Last year, I led over 1,600 volunteers in an experiment where they stepped away from optional technologies in their digital lives to be reacquainted with what they really value. One of the most common reports I heard from these volunteers was that they were both surprised and excited to rediscover how much they enjoyed the simple analog activities we used to take for granted, such as coming home from the library with a stack of random books or building something with their hands.
As you note, these issues are not new. Both Seneca and Aristotle wrote about the importance of high-quality leisure. Arnold Bennett wrote this great guide in the early 20th century titled How to Live on 24 Hours a Day, in which he argued that what you do with your free time is fundamental to the quality of your life. He argues that you should read and think about hard things instead of getting drunk and noodling around on the piano (the Victorian Age equivalent of surfing Twitter).
One of Seneca’s lines is thinking about what we’ve become “slaves” too—really questioning anything that we’re powerless to stop checking or doing or spending time on. Is the fact that social media and technology is just so hard to quit kind of proof that there is something manipulative and dangerous about it?
There seems to be two major reasons why we spend so more time than we know is healthy looking at screens.
The first is that some of these tools—especially the major social media platforms—have specifically engineered their user experiences to foster compulsive use. Facebook, for example, used to be a fairly static platform. You might log in a few times a week to see if any friends had changed their relationship status or posted pictures from a vacation. When they moved to mobile, however, Facebook reengineered the experience so that it would send a rich stream of social approval indicators at the users (likes, photo tags, comments), mixed in with algorithmically-optimized feed items meant to spark emotional charge. Now instead of checking a few times a week, you compulsively click that little “f” icon on your phone twenty times an hour. This was not accidental—it was the Facebook executives’ strategy for boosting user engagement metrics to where they needed to be for the IPO to succeed.
Put another way: the “like” button wasn’t introduced for your benefit, it was instead introduced for the benefits of the early Facebook investors who were getting antsy for their 100x return.
The other reason that seems to keep people glued to their screens is that it fills a void. Life is hard. This hardness is especially manifest during those periods of downtime when you’re alone with your thoughts. People avoid these confrontations through constant, low quality digital distraction much in the way that people of another era might have dealt with these difficulties with heavy drinking.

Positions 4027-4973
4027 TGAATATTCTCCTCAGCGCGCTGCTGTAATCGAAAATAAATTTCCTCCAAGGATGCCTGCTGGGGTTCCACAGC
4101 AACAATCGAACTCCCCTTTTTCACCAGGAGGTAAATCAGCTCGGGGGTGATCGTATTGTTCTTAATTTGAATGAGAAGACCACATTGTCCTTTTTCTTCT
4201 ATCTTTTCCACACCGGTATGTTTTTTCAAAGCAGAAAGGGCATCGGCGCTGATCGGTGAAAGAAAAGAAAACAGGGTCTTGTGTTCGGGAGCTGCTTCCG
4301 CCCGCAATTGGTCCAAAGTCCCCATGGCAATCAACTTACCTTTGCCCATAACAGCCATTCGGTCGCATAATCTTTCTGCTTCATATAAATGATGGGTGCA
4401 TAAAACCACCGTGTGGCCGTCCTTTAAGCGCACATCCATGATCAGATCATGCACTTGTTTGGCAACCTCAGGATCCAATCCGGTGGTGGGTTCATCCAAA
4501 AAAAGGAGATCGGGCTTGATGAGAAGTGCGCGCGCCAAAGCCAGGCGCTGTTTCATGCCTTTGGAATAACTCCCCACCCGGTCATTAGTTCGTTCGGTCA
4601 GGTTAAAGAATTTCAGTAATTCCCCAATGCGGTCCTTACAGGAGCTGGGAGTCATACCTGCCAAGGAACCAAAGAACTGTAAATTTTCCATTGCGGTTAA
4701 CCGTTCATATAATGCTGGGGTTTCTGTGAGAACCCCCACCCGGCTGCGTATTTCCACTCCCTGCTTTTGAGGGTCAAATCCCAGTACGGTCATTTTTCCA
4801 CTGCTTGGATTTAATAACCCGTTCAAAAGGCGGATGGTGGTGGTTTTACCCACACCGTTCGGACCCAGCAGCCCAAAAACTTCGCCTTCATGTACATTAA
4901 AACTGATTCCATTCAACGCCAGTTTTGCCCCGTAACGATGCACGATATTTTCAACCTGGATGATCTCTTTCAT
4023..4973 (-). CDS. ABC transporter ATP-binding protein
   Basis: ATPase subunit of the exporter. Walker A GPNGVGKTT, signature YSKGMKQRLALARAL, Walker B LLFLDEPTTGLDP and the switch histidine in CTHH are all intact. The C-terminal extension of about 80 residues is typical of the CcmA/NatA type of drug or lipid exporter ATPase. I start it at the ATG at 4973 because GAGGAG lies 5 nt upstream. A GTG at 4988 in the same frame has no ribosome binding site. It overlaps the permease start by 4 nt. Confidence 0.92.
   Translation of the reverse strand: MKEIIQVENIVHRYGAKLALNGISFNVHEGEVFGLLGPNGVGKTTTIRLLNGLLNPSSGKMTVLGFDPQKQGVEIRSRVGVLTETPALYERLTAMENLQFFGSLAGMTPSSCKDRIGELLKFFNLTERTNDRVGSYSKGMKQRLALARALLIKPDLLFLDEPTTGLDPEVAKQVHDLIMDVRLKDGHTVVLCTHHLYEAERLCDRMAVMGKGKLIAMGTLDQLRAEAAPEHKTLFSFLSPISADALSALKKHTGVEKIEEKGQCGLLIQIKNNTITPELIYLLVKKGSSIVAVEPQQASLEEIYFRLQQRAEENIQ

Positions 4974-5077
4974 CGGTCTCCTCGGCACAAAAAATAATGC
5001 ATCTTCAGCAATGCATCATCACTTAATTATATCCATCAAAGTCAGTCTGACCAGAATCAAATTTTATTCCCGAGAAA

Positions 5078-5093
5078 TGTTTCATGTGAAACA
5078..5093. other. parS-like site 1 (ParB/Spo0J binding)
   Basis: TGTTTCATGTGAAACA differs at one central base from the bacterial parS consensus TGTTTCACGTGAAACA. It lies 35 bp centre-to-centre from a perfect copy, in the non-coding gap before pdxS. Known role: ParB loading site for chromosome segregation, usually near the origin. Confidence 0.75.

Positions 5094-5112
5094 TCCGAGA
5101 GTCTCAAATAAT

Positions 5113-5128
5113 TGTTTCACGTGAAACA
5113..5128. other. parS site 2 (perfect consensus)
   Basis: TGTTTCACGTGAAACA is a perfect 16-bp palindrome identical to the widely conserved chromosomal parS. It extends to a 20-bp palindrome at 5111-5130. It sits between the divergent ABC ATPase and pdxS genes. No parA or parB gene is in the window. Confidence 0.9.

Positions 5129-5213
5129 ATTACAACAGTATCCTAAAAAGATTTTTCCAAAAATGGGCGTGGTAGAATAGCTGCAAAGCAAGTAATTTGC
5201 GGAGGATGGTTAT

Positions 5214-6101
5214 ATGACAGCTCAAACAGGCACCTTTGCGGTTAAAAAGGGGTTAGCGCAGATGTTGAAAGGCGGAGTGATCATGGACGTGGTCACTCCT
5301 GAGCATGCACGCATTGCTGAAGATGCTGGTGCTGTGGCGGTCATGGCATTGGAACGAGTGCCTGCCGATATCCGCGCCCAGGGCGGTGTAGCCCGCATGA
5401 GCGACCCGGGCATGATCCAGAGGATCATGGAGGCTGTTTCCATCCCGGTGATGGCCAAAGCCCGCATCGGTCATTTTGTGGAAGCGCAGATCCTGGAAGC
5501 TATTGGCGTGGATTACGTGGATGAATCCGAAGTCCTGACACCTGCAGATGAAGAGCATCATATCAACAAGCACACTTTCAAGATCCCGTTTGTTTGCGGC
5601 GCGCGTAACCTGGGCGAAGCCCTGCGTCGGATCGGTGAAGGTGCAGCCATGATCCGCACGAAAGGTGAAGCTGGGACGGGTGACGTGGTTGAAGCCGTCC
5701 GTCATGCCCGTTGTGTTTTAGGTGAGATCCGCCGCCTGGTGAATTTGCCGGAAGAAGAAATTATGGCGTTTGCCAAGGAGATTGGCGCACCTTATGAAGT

But this is just a bandaid over a deeper wound.
As the ancients taught us, the sustainable response is to instead dedicate your free time toward things that matter. Take on as much responsibility as you can bear, seek out quality for the sake of quality (as Aristotle recommends in The Ethics), serve your community, connect with real people in real life and sacrifice for them.
All of this can seem daunting as compared to clicking “watch next” on your Netflix stream, but once engaged in these deeper pursuits, it’s hard to go back to the shallow.
You also popularized this concept of “Deep Work”—the increasingly rare ability to concentrate without distraction on a demanding task. You say this is a skill that can be trained. What are your recommendations to people who want to improve their ability to do deep work?
Remove from your phone any app where someone makes money off your attention when you open it. These apps are to your cognitive abilities what junk food is to your athletic abilities.
Spend regular periods of time in a state of solitude, by which I mean “free from inputs from other minds”: no phone, no ear buds, no screen, no books—just you and your thoughts. If you want to be good at thinking, by which I mean processing information and generating insights, you need to practice. (This definition of solitude comes from a great book called Lead Yourself First).
Do interval training: pick a hard problem; set a timer; think intensely about the problem with zero distractions (not even the smallest glance at a phone) until the timer goes off. Start with a small amount of time, and once you become comfortable with that duration of focus, increase the time by 10-15 minutes.
One of the things the Stoics talk about is detaching from results or outcomes (we control the input on a given project, for example, but not how critics or the market receive it). How do you think about that with something stressful and uncertain like a book launch?
One of my rules during book launches is that I put my effort into taking good swings, by which I mean writing the best article I can, or giving the best interview I’m capable of in the moment. But then once the swing is done, put your attention immediately on the next. I don’t, for example, read comments or look at social media reaction for the things I’m putting out there. Once it’s out of my hands I want to move on.
Any good book recommendations? Any favorite Stoic quotes you want to share?
A few books I love that your audience would probably like too, but might not have heard about:
Lincoln’s Virtues, by Henry Lee Miller (a virtuosic and exuberant look at the development of Lincoln’s moral life)
Medieval Technology and Social Change by Lynn White Jr. (classic work from history of technology that argues the horse stirrup caused feudalism; great example of both big think history and a reminder of the unintentional influences of tech on culture)
Cal’s new book Digital Minimalism is out now! Digital clutter is stressful. We don’t need the constant connectivity, the pages and pages of apps, the incessant scrolling and clicking.New technologies can improve our lives if we know how to best leverage them. Cal shows us how.